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Agile Testing:How does it help in the proactive way of avoiding bugs?

 
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Hi,

I wished to know whether agile testing can be used in a proactive way to avoid the bugs in sofware projects?

Thanks,
Piya
 
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All testing is (by nature) reactive. Not sure how you proactively test for anything? I suppose the only proactive part is the up front acknowledgment that there will be defects in your code perhaps?
 
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Actually, testing in an agile way is all about preventing bugs. We encourage testers to be working with the whole team during planning sessions to question, uncover hidden assumptions, etc. If descrepenices are talked about early, then many of the bugs never arise - they have been prevented.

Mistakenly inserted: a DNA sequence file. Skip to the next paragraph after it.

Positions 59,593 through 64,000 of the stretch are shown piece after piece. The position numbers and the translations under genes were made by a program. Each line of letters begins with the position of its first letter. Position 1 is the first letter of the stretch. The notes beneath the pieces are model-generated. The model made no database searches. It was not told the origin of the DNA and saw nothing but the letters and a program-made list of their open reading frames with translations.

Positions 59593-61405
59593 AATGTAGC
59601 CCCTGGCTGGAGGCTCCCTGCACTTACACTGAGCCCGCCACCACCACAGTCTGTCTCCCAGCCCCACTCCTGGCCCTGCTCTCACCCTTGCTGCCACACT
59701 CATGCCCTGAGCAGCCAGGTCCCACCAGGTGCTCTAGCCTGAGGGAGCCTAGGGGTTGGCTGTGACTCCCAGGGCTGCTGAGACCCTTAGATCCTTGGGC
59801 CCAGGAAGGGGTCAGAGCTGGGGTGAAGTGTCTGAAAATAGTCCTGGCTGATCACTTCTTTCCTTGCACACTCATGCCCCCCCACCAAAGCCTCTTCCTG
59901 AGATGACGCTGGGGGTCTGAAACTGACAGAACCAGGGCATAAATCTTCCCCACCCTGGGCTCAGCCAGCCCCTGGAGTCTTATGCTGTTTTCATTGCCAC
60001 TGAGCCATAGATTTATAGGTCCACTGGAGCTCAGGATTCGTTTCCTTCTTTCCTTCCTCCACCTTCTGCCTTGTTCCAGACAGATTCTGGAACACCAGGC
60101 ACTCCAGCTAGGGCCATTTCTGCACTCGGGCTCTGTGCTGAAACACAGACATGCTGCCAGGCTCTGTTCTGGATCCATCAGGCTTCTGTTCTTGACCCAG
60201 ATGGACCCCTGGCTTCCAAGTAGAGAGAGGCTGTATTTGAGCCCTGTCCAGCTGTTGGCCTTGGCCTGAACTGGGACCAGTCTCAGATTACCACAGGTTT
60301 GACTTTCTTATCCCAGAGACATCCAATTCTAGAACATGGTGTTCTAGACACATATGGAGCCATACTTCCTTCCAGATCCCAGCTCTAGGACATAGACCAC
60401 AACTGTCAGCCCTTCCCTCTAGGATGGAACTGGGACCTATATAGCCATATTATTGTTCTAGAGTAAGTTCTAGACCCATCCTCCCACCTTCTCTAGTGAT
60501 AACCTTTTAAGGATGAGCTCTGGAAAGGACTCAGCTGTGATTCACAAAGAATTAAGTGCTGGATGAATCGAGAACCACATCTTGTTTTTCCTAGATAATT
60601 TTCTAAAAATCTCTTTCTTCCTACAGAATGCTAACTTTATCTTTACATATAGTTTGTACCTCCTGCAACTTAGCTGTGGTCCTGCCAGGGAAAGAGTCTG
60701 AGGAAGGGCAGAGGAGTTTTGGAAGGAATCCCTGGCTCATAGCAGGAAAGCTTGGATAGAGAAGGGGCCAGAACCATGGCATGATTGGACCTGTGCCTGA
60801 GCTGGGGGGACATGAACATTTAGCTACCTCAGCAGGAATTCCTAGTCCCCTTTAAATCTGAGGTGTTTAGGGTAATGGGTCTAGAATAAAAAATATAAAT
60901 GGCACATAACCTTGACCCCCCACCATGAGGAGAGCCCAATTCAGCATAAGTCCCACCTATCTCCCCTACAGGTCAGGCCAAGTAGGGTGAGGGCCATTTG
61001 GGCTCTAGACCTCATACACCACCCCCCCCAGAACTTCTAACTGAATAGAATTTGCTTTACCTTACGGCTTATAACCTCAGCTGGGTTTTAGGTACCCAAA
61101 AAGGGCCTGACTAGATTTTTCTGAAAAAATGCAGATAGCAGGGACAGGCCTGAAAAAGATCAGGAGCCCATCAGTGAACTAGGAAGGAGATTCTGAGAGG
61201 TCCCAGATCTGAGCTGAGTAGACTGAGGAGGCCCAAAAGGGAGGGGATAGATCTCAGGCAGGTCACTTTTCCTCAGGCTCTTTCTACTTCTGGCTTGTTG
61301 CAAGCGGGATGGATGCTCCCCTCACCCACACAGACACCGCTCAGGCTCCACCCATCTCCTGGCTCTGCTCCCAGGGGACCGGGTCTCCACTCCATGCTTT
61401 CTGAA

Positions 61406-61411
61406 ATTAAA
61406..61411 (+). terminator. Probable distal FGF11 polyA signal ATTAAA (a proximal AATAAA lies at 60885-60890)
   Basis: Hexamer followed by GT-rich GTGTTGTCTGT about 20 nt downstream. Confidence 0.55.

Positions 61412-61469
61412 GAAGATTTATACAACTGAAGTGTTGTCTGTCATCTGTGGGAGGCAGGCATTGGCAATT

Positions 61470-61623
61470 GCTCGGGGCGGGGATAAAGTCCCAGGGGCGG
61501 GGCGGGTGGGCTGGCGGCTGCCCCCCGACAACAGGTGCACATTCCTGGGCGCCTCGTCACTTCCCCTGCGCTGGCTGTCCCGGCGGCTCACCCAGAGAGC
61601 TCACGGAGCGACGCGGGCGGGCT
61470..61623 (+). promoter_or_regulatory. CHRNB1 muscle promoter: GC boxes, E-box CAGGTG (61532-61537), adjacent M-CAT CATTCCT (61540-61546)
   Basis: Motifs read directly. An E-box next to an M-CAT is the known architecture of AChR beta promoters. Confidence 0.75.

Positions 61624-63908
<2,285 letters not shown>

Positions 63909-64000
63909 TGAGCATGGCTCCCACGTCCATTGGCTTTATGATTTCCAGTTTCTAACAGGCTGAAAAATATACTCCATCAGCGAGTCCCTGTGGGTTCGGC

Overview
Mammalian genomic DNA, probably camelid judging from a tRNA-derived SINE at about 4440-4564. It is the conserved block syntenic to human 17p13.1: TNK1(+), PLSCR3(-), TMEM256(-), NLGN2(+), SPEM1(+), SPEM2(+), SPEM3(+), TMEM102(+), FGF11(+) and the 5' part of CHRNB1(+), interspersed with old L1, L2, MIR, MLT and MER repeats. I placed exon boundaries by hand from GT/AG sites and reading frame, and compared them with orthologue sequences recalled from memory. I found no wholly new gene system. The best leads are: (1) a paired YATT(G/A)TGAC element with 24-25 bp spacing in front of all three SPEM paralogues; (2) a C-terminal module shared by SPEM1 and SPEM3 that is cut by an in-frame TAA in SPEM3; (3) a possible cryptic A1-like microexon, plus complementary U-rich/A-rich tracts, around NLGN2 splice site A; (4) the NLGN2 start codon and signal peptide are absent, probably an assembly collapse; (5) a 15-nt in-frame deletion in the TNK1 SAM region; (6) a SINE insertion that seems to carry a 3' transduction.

Both Lisa and I have mentioned the agile testing quadrants in previous answers. The 2 left hand quadrands are tests that support the team to encourage the developers to code the right stuff. These "tests" are written before a single line of code is written. Once a team gets good at this, often the only bugs found are the ones which no one even thought of before... that is where exploratory testing comes into play.


Janet
 
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Janet Gregory wrote:Actually, testing in an agile way is all about preventing bugs. We encourage testers to be working with the whole team during planning sessions to question, uncover hidden assumptions, etc. If descrepenices are talked about early, then many of the bugs never arise - they have been prevented.

Both Lisa and I have mentioned the agile testing quadrants in previous answers. The 2 left hand quadrands are tests that support the team to encourage the developers to code the right stuff. These "tests" are written before a single line of code is written. Once a team gets good at this, often the only bugs found are the ones which no one even thought of before... that is where exploratory testing comes into play.



Hi Janet,

I hope you don't mind, since you are in the spotlights, but I would like to point to an interesting Google techtalk of Mary Poppendieck: Competing on the basis of speed

She mentions the quadrants and the preventive testing approach...

Cheers,

Gian
 
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